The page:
The four-time world champion, who has advocated several environmental initiatives and spoken regularly about his concerns about the climate, became the first active F1 driver to join the BBC Question Time panel on Thursday evening. 

Vettel completed an internship in bio-farming during lockdown in 2020, took part in building a bee hotel at a school ahead of last year’s Austrian Grand Prix, and helped pick up litter from the grandstands after the British Grand Prix at Silverstone. 

Asked by Question Time host Fiona Bruce whether being an F1 driver makes him a hypocrite, Vettel, whose Aston Martin team has a title sponsorship with Saudi oil giant Aramco, said: “It does. 

“There’s questions I ask myself every day. I’m not a saint. I’m very concerned when it comes to the future [and] these topics, when it comes to energy, energy dependence and where we are going in the future.

“When it comes to energy, we need to stop being dependent, and we can, because there are solutions in place. 

"You know, in Britain, you have this sort of goldmine you're sitting on, which is wind, and you have the ability to increase your energy supply with wind power, solar.

"Every country has its strengths and weaknesses. If you go to Austria, they have the Alps and they have water, they can pump it up, store it, and get it back down.

“But getting back to your point, yeah it is true and it’s something that I'm asking myself.” 

Asked to clarify if he meant whether he should be racing in F1, Vettel, whose contract is due to expire at the end of the season, replied:“Yeah, and travelling the world. There are certain things that are in my control, and certain things are not.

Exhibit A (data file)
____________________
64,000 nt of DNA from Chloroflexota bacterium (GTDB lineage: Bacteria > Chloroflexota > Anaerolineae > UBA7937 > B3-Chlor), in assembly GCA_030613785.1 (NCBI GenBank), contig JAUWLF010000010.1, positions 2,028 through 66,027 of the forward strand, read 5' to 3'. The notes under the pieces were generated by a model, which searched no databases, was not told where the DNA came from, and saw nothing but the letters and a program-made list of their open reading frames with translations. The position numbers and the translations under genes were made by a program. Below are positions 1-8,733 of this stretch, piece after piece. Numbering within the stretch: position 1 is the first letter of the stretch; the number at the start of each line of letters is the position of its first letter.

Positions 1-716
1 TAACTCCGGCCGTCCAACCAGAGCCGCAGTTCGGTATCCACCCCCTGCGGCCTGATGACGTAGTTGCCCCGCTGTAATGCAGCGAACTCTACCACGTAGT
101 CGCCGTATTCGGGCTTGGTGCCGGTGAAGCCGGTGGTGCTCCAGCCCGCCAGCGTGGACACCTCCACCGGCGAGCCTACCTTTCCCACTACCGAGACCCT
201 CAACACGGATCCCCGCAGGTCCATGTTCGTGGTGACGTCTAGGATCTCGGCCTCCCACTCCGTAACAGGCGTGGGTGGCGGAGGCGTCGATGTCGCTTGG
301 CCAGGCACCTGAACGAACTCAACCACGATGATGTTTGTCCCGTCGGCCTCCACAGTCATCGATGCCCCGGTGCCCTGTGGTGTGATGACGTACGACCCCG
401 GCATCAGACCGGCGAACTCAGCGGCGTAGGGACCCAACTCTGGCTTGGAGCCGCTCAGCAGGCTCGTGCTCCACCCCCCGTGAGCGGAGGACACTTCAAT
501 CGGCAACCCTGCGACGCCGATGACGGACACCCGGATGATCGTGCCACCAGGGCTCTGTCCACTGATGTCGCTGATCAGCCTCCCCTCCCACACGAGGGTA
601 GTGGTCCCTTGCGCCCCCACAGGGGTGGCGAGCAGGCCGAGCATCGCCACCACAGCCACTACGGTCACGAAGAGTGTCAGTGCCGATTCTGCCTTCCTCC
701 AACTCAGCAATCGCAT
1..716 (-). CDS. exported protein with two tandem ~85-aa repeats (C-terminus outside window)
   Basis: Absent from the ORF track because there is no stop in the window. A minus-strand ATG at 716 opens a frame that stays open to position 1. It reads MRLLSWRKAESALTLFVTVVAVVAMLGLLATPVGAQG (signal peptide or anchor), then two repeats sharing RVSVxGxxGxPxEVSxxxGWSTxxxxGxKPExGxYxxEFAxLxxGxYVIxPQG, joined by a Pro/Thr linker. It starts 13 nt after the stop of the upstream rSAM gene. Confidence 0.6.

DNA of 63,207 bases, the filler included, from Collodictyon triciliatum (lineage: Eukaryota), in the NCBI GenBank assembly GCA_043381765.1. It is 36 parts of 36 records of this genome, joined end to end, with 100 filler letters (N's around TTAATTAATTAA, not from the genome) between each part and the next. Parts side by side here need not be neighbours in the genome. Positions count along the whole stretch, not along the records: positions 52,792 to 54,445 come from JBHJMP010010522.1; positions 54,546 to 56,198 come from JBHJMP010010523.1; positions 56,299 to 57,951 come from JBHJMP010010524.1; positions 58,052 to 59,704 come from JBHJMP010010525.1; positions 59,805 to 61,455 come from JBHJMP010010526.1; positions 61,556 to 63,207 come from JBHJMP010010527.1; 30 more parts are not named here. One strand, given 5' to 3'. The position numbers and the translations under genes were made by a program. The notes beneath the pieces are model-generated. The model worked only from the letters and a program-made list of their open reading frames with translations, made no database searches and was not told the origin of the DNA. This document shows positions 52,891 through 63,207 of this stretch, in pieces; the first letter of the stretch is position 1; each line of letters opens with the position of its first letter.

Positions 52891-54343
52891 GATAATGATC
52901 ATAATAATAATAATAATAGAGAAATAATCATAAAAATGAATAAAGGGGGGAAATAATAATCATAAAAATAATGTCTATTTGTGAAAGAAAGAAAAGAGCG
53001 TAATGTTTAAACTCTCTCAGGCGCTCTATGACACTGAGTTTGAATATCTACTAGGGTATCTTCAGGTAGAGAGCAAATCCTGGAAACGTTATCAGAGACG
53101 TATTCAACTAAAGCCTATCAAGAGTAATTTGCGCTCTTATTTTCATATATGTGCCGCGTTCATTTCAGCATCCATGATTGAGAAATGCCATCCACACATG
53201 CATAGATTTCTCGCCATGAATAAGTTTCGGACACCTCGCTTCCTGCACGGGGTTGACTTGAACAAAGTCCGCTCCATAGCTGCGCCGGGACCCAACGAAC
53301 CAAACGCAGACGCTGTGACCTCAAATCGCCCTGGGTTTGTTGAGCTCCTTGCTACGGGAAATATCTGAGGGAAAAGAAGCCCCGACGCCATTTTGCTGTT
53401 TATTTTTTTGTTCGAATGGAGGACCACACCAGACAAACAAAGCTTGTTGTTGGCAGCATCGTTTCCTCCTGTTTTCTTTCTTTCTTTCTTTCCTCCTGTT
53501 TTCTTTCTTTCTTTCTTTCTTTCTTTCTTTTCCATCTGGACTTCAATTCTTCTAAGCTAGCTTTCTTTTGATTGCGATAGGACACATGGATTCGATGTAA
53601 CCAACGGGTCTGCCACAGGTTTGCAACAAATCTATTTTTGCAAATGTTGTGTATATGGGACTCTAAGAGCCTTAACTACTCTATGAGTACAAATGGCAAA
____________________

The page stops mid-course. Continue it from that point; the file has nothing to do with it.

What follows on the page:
"It's my passion to drive a car. I love it. Every time I step in the car, I love it.

"When I get out of the car, of course I'm thinking as well: 'Is this something we should do, travel the world, wasting resources?’

"On the other hand, you know, we were entertaining people during Covid," he added. 

"We were one of the first ones to start again, when everybody's heads were about to explode, there were Formula 1 races back on. 

"I'm not saying Formula 1 has this huge position in the world to deliver entertainment. There's plenty of people - if you talk about entertainment, sports, culture, comedy - a lot of people who couldn't perform, and a lot of people missed that. And I think if we didn't have that, in general, we'd probably go mad.

“But there's a lot of these questions I ask myself. There’s a lot of things that I do because I feel I can do them better. Do I take the plane every time? No, not when I can take the car. 

'But there's certain things in my control, and certain things outside my control.” 

F1 has outlined its intention to be carbon neutral by the year 2030. 

Vettel wades in on ‘party-gate’ scandal 

Vettel spoke knowledgeably and eloquently about several current political issues, including the dubbed 'partygate' scandal in the United Kingdom. 

Following an investigation by the Metropolitan Police, Prime Minister Boris Johnson paid a fine for breaking his own Covid lockdown regulations by attending an illegal birthday celebration in Downing Street on 19 June 2020. 

Asked for his thoughts on the matter, Vettel said: “I think that when you are in that position, there’s certain things that you just can’t pull off. 

“In the end, it is the Prime Minister who made the law and then breaks the law. I’m a father of three kids, if I’m training to explain to them something that I think is really important on how to behave, and I do the exact opposite, what will they make of it? 

“I would be the least credible person in front of them, then. We all do mistakes, we are all human. But I think there are certain things that come with office, or with that job, that you cannot do.”